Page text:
Tuesday, August 01, 2006

Plans for today

I only had my niece and nephew for a few hours yesterday. Not enough to start up any sort of routine or work with them on anything, especially since we only got back from being out of town about 2 hours before they came!

I will have them the full day today and am hoping to do a few things. I need to find a small box in which to put my *Sandpaper Letters, the **100-chain and a few books to read to them. I also want to pull potting soil out of the shed and the kids and I will repot a poor plant of mine, probably while my niece is having her nap. If the weather is okay, we'll also take a nice walk with the dog, who's not only slowing down a bit in her old age, but is simply out of shape because we never walk her.

I haven't re-read enough of Montessori from the Start in the activity sections yet to have something prepared for my niece, but she's super clingy right now and will probably just hang onto me for today. I'll have to just have her 'help me' do stuff. :) One of the things we are doing today is going to a dollar store to try to find some things for her little shelves in the kitchen: a little glass pitcher (probably a creamer), small matching bowls and plates, small cutting board and a cloth placemat with matching napkin. If I can find those today, then later in the week I can look for a small chair for her for at the little table we have. Although, I should test it out today with the little stools we have--the small table may actually be too big and the little chair may be pointless.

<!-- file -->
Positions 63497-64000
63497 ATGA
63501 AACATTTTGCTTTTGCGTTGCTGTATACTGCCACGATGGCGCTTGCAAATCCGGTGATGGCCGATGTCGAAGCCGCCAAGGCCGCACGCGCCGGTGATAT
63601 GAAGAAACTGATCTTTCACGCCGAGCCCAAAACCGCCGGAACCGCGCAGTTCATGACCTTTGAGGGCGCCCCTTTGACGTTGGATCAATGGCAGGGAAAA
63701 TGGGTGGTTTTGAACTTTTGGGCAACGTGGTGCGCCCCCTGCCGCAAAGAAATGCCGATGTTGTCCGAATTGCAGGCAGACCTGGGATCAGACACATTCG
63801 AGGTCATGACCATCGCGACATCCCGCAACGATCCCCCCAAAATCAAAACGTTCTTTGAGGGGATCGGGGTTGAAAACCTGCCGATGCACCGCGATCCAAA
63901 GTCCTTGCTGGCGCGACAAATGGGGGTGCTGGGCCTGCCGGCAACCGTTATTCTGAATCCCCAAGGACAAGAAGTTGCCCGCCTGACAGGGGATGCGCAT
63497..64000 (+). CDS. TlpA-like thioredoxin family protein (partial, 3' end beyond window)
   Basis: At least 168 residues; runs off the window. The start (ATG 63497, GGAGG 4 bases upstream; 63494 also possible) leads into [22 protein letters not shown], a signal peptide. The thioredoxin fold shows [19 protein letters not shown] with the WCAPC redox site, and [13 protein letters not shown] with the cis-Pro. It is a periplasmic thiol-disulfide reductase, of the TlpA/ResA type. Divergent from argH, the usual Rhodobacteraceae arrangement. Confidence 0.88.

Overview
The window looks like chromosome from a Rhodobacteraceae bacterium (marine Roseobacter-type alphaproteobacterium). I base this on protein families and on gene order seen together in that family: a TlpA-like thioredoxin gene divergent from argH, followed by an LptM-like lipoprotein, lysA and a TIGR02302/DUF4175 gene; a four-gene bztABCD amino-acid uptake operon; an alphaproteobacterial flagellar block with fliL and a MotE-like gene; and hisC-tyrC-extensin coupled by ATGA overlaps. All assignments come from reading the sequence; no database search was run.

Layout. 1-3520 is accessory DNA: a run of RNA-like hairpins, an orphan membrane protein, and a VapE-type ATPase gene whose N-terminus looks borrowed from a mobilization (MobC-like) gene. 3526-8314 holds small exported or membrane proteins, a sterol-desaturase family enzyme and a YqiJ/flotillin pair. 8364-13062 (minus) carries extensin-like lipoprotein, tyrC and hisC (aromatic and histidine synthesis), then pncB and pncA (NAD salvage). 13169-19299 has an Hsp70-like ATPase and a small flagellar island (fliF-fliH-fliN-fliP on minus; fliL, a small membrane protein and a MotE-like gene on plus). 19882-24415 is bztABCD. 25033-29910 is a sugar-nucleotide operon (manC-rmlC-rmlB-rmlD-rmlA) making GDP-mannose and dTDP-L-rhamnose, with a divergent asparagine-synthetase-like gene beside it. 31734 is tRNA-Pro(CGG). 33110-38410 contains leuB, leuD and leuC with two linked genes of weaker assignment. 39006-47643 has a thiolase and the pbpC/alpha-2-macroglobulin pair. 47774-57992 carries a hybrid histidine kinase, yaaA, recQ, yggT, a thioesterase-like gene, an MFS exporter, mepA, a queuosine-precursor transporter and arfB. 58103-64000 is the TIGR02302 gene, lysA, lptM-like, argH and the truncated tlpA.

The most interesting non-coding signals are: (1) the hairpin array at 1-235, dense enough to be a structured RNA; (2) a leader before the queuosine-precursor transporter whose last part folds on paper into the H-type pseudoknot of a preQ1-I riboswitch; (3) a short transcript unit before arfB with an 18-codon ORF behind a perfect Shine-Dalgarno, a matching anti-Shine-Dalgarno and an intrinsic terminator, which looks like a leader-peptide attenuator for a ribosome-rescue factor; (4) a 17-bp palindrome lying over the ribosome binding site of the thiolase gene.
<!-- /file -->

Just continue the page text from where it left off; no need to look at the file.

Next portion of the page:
**For those unfamiliar with Montessori**
*Sandpaper Letters are letters cut out of sandpaper and placed on a board or thick paper. The 'teacher' tells the child the sound of the letter, they come up with different words beginning with that sound, then the teacher shows the child how to trace over the sandpaper in the way we would write the letter. This allows the child a very sensorial experience in learning the sounds of the alphabet. I will add that children in Montessori usually begin writing simple words before they begin reading.

**The 100-chain (one of several available chains in a classroom, but one of only 2 in my home) is made up of 10 bead bars, each with 10 beads on them. These bead bars are part of the Golden Beads material, on which Base Ten sets are based. The kids love these chains and it gives them practice in counting up and down by 1, as well as counting up and down by 10 and it can be folded to show how 10x10 makes a square, or 10-squared. There are little number labels that go at each joint, where one bead bar meets the next. I also have a 1000-chain which is so long, it doesn't fit straight out anywhere in my house! That will wait until they're pretty good at counting on the 100-chain.

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